1 cup whole milk

1 cup Half & Half

1 fresh vanilla bean cut in half vertically to expose seeds

4 egg yolks

1/2 cup sugar

Pinch sea or kosher salt

1 teaspoon vanilla extract

Have a prepared ice/water bath prepared in a large bowl by adding a few cups of ice and 1 cup of water. Also, have the chinois or fine strainer nearby. In a large saucepan, heat together the milk, Half & Half, and halved vanilla bean over medium heat. Bring to a low simmer. Separately, combine the egg yolks, sugar and salt in a medium bowl and whisk vigorously until lemony and frothy, about one minute. Once the milk mixture is simmering, gradually stream it into the egg mixture, whisking the entire time, until it has all been added.  Return the sauce to the same pan the milk was heated in, cooking over medium low heat. With a wooden spoon, stir constantly, reaching all edges and bottom of the pan. At first there will be froth on the top of the sauce. This will disappear after 3 minutes. Watch closely now. Keep stirring another minute or two, or until the sauce has thickened slightly and naps the back of the spoon. You will know it is done when you run your finger down the back of the spoon and get a clear strip that holds without the sauce running back over it or when it reaches 170F. Pour the sauce through the chinois into a clean bowl. Set over water bath and stir until the sauce is cooled. Stir in the remaining teaspoon of vanilla extract. Refrigerate, covered,  until ready to use.

Recipe: Sauce Caramel

Caramel Sauce

(Yield: 1 1/4 cup)

Making caramel sauce, basically cooked and caramelized sugar finished with cream and butter, is not difficult but it deserves attention and respect. Hot caramel is dangerously hot stuff. Keep your eyes on it at all times and prepare it when young children and pets are not around. It’s best to have everything measured and ready to go before you get started. It takes a few minutes to get there, but once the sugar starts caramelizing, it goes really fast. Your nose will know. Your kitchen will smell faintly of caramel after about 5 or 6 minutes. Once it’s a golden, nutty, toasted color, it’s time to finish it off. Like all of the sauces in this chapter, it stores beautifully in the refrigerator, covered, for several days. Heat gently over low heat to return to its warm, sauce form.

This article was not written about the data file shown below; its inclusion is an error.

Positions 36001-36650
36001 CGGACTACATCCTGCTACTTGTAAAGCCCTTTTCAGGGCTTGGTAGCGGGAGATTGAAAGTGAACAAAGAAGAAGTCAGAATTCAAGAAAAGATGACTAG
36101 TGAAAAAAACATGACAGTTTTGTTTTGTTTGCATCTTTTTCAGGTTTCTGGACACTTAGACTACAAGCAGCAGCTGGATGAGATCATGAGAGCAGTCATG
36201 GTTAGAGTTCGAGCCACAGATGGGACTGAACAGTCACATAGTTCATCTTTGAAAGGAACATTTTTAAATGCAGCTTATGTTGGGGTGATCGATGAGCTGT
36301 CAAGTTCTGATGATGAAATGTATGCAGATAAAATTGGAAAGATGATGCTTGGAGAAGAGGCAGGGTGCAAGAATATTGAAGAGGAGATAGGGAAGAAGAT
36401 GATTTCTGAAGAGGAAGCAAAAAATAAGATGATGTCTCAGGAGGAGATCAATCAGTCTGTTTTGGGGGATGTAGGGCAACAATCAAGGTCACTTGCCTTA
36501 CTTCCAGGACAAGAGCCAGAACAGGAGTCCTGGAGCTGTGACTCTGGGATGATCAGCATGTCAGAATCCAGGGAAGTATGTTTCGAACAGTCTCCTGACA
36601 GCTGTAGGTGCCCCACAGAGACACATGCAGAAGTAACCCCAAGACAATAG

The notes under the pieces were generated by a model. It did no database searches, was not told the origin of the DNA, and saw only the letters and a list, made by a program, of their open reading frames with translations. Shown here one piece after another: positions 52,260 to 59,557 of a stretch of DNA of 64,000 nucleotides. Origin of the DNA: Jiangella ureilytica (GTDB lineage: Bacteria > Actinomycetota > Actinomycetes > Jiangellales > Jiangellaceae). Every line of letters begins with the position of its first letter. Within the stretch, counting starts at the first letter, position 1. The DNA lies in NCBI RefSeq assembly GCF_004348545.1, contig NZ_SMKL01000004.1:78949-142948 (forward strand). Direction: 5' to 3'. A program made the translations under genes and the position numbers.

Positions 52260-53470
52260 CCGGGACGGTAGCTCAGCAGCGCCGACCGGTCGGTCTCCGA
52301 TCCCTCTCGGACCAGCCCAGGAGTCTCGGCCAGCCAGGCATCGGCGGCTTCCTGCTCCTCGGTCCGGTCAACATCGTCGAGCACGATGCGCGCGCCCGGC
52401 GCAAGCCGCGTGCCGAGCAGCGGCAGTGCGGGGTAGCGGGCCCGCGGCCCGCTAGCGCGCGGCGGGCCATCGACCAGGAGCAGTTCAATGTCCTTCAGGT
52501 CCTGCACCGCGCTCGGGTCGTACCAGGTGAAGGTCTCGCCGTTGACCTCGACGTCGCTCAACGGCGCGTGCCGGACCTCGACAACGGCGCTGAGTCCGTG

1 cup sugar

3 tablespoons water

4 tablespoons room temperature unsalted butter

1/2 cup whole cream

1/2 teaspoon vanilla extract

Generous pinch sea or kosher salt

In a medium, sturdy-bottomed sauce pan, stir together the sugar and water with a wooden spoon. Cook over low heat, uncovered, until the sugar granules are melted, about 2 minutes. Increase heat to medium high and allow to simmer vigorously, stirring here and there (not constantly or it might crystallize) with a wooden spoon. After 5 to 6 minutes, large bubbles will start forming at the top. This, along with a tepid caramel aroma, is your sign that the sugar is about to caramelize. Keep cooking, swishing the pan carefully, but not stirring, until the sugar turns fragrant and a nutty, caramel brown. Remove from the heat. Incorporate the butter in 4 parts, gently dropping into the pan and whisking gently to incorporate. The caramel will react when the butter hits it by bubbling up aggressively. Proceed with caution to prevent at burn. Return the pan to low heat, drizzling in the cream and whisking to incorporate. Simmer for 2 or 3 minutes, whisking to help re-incorporate any caramel that has hardened and until it becomes a thick, beautiful creamy golden sauce. Off the heat, stir in the vanilla extract and salt. Serve hot or warm.






Time is Ripe for Tomatoes

As we all prepare to greet fall and her cooler air and promise of crisp apples and warming winter squash, don’t yet shut the door on tomatoes and the lingering taste of summer they can offer all year round.  At least in the Lowcountry, tomatoes will be coming in for a few more weeks. Here’s some ideas on how to put them to use from an excerpt from the tomato sauce chapter in my upcoming book on French Sauces (Gibbs Smith, Spring, 2013):

Les Sauces Tomates – Tomato Sauces

Though frequently associated with Italian cuisine, tomato (also called “pomme d’amour,” or love apple in French) sauces play a significant role in French sauce-making and cooking as well. One of the five mother sauces of French classical cooking, tomato sauces can serve as a garnish for fish or meat or tossed with pasta. The meaty juiciness of tomatoes make them the perfect conduit for a quick, fresh, naturally thickened sauce, often enhanced with wine, garlic, onion and fresh herbs.